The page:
Hi! This is Jeff Salzentein. CEO of Tennis Evolution and USTA High Performance coach. I’ve got a powerful serve lesson today that is going to go over what you can do with your off-hand to help you stay up on your serve. So, let’s get to that lesson right now. So, before we talk about how you can improve your serve, improve staying up on your serve by focusing on your off-hand, I’ve got to show you the problem that I see with a lot of wrecked players. So, what ends up happening is when players are serving, when they’re serving, and they toss the ball, their fingers are all contorted like this. I see this all the time. Now, if you look at the best pros in the world: Federer Sampras, and others, you’re going to see the hand is extended the fingers are extended. So, when I see a wrecked player, or a junior player, or any player for that matter struggling with their off-hand when they toss the ball and this hand is all- kind of- fingers and the hands are kind of scrunched up and contorted and it looks like an alien, I try to get that player to focus on really spreading those fingers after they toss the ball. So, you can practice this by doing a shadow stroke, getting into trophy position, and just putting your tossing arm up like this. And notice how I’m spreading the fingers. Now, keep in mind that when you toss the ball and you actually hit the serve, you’re going to have a harder time doing this if you’re not used to it So, you’re really going to have to practice shadow strokes first, then you can you try to do it when you actually hit serves and you’re really going to have to commit to spreading those fingers. So, take a look at what it’s going to look like when I hit a serve, and I focus on spreading my fingers on my tossing hand. [Jeff Salzentein tennis serve] That one felt great. And again, I really focused on extending my tossing arm up, and really spreading those fingers. Let me show you that again. [Jeff Salzentein tennis serve slow motion] And that, just again, it allows me to stay up on the serve and to really explode because I’m taller when I do this. If I have my fingers all contorted, and my arms slightly bent, I’m not going to be able to extend up to the ball as much. So, that’s a great tip that you can focus on the next time you step on the court or you can actually focus on what your off-hand does when you’re serving to improve your serve. Now, if you got a lot of value out of this lesson, go ahead and click the Thumbs Up button. Feel free to subscribe if you want to get updated on all of the latest lessons that we release and of course, leave a comment down below, or a question and I look forward to seeing you at the next lesson. Thanks so much for your time today, and go take action on the courts. Go ahead and click the tennis ball or the link below in the description to get free tennis tips over at TennisEvolution.com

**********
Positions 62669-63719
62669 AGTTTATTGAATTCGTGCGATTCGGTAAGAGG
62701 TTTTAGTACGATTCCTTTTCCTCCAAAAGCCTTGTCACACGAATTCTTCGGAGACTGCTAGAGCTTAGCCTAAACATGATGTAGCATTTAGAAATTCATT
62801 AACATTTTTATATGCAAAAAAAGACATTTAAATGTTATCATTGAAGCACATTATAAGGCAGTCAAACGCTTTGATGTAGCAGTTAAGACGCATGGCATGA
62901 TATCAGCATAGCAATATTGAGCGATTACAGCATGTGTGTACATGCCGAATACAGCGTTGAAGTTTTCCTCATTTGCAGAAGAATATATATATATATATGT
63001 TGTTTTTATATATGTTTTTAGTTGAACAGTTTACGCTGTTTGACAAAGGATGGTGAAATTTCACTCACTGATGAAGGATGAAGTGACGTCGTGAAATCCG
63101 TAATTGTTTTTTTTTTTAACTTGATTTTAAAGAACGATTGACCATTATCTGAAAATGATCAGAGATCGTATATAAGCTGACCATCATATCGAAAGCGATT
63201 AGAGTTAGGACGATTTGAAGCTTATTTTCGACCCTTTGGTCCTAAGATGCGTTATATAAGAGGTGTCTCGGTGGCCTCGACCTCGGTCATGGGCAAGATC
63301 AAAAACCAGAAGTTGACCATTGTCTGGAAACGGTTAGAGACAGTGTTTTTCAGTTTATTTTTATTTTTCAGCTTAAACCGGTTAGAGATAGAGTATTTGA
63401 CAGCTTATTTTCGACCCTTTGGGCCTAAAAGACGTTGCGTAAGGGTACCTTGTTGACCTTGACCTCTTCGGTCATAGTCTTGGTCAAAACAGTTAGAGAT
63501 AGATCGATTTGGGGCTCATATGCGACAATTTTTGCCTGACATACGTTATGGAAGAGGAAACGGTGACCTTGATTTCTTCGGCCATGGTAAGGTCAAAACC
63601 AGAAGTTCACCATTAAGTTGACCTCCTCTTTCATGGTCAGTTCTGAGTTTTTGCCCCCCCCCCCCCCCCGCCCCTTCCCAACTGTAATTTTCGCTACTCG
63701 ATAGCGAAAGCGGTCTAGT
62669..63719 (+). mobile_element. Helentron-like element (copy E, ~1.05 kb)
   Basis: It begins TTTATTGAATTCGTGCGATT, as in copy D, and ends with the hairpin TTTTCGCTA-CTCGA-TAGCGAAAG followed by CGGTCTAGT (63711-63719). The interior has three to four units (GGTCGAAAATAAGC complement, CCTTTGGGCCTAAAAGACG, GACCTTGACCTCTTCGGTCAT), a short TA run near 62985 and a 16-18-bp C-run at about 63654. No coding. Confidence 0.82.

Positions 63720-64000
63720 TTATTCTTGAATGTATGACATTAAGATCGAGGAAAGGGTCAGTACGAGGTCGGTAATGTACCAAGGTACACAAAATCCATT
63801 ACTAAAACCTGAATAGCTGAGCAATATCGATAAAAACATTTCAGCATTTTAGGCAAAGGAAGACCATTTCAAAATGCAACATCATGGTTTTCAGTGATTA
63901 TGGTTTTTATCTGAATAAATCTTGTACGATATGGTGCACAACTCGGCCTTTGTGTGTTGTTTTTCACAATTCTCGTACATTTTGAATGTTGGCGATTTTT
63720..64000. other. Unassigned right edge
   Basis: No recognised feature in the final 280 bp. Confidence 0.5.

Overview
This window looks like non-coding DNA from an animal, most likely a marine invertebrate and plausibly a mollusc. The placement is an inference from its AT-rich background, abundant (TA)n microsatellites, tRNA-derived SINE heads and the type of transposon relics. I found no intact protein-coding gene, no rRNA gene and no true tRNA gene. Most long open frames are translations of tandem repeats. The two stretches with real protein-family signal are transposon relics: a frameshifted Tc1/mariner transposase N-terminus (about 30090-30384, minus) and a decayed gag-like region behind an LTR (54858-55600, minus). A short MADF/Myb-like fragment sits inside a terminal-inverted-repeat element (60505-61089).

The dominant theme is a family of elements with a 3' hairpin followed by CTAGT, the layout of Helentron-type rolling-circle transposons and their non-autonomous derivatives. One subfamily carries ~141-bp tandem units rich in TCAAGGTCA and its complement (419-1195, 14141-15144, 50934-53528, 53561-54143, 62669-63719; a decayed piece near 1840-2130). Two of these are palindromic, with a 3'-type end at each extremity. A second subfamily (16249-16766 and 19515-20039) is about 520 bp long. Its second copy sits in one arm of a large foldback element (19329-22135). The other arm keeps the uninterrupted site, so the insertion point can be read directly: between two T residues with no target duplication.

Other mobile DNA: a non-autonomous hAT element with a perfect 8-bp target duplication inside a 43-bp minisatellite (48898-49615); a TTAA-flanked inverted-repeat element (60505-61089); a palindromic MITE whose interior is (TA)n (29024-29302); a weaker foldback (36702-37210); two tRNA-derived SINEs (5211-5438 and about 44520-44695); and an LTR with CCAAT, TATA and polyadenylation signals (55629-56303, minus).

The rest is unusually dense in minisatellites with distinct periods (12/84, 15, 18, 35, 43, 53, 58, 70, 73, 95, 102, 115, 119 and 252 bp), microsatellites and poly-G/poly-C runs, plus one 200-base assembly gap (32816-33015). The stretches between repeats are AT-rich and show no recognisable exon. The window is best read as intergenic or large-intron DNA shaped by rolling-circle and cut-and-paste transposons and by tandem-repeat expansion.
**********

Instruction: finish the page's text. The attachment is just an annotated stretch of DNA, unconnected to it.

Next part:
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Dennis Veasley

17 thoughts on “TENNIS SERVE TIP – Why Your “Off Hand” Is Critical To Your Tennis Serve”

  1. I hope you enjoy this Tennis Serve Lesson. Please ask a question or comment below and I will be glad to help you. Happy Holidays.

  2. Did you notice that in your shadow serve the palm of your tossing arm was facing forward, but in the actual serve the palm was facing toward the back fence?  In the slow motion serves of Federer and Sampras I notice that they begin with the palm facing the fence but rotate the palm forward as they hit the ball.

  3. Jeff – how do you build momentum on the toss without disturbing the rest of the service motion?  I'd like to try to get my toss higher to involve the legs but find myself accelerating the tossing arm too fast and having an inconsistent toss.

  4. Love this tip! Related to that, does the same hold true for your off hand during forehands? Thanks for the great vids!

  5. This is such a key part of the serve. It really extends the reach and massively improves the angle of the serve for clearance over the net and jump off the bounce.
    (It seems analogous to what one should do w their off hand for a good forehand.)

  6. Leaving my toss arm extended as long as possible really helps keep my body mechanics to be correct. Keeping my eye on the ball at contact is also critical. These two rules for my serve have helped me to maintain power, accuracy and consistency more than anything.

  7. 1:55 nice serv !

    Such a importen tip that control especially the first low-high racketarm moves. In a nother Salzenstien video such a great thing like to KEEP you racketarm low frozen with no swing at all just a couple of shot, and do the throw and then first start the serv.

    From such a smart theme, you can see that if you get rid of the throwarm to early you servarm will go to low and do a notch in rhythm, and if you ball-throwarm stay a bit longer you rhythm will change immediately.

    All those chain related things Salzenstein show in thise tips.

    And how to hand throw.

    That's years plus know how pratice in REAL LIFE !

    Bravo a pro coach !

  8. Serve myths debunked: Former Top 100 ATP Pro, Jeff Salzenstein, is exposing 3 common myths that could be crippling your serve potential. Most players make at least 1 of these 3 mistakes… Do you? https://goo.gl/xBWydz

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